De Blasio confirmed as Democratic candidate for NY mayor

Bill Thompson, New York City mayoral hopeful and former New York City comptroller, concedes the Democratic party candidate position to Bill De Blasio (not seen), during a speech outside New York City Hall on Sept 16, 2013 in New York City. Days after
Bill Thompson, New York City mayoral hopeful and former New York City comptroller, concedes the Democratic party candidate position to Bill De Blasio (not seen), during a speech outside New York City Hall on Sept 16, 2013 in New York City. Days after coming second in New York's Democratic mayoral primary, the city's former financial controller Bill Thompson threw in the towel on Monday and backed Bill de Blasio. -- PHOTO: AFP

NEW YORK (AFP) - Days after coming second in New York's Democratic mayoral primary, the city's former financial controller Bill Thompson threw in the towel on Monday and backed Bill de Blasio.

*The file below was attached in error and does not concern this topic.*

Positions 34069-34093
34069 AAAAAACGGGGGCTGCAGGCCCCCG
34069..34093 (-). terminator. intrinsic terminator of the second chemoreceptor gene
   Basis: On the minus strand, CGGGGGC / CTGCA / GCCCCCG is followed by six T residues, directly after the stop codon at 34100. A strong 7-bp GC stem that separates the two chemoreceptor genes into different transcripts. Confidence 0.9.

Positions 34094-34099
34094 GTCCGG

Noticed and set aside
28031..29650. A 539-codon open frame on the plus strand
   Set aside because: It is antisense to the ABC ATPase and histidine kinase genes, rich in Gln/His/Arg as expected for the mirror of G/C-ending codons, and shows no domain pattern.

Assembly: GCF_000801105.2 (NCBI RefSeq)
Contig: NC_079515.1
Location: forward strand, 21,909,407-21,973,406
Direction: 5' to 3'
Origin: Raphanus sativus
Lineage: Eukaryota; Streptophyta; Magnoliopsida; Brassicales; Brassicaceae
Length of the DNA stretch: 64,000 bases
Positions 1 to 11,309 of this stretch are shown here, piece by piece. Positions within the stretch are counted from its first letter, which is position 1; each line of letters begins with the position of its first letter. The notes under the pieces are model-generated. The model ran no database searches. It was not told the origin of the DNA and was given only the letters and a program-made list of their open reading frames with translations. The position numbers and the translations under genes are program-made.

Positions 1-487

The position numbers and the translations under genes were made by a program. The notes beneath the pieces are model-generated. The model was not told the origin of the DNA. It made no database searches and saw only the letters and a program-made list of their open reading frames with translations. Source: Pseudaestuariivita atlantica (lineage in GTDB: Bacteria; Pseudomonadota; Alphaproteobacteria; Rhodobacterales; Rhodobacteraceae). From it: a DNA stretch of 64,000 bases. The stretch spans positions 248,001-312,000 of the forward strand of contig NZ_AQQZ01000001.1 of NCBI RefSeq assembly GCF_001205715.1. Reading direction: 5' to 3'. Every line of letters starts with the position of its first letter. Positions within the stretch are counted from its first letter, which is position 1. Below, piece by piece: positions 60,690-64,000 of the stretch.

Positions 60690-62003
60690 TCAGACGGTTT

The move means that de Blasio, who won Tuesday's primary with 40.3 per cent, will face Republican Joe Lhota in Nov 5 elections for the powerful post.

Thompson, who got 26.2 per cent in the primary, had refused to concede, saying not all ballots had been counted.

Even at a news conference on Monday, he said "tens of thousands of votes" had yet to be tallied and that this was "a disgrace." Still, he said he was backing de Blasio, the city's public advocate, because both wanted "to move our city forward."

"I am proud to throw my full support behind him," he said of Mr De Blasio, the most left-leaning of the candidates.

Whoever wins in November will succeed the outgoing billionaire mayor, Michael Bloomberg, who has led the city for the past 12 years.

Mr Thompson, who lost a previous bid to Mr Bloomberg four years ago, had held out hope that Mr de Blasio would drop below the 40 per cent mark and force a run-off.

In the runup to the primary, Mr de Blasio had run on an anti-Bloomberg platform, accusing the mayor of overseeing a widening gap between rich and poor.

Mr De Blasio's victory followed a bruising campaign overshadowed by the lurid sex scandal embroiling rival Anthony Weiner, who trailed in last.

Mr Lhota, a 58-year-old former former Metropolitan Transit Authority president, scored a decisive victory to businessman John Catsimatidis in the Republican primary.

Bloomberg will leave his post on Dec 31.

New York is overwhelmingly Democratic, even though it has not elected a mayor from that party in 20 years. Mr De Blasio appears well-placed to succeed him.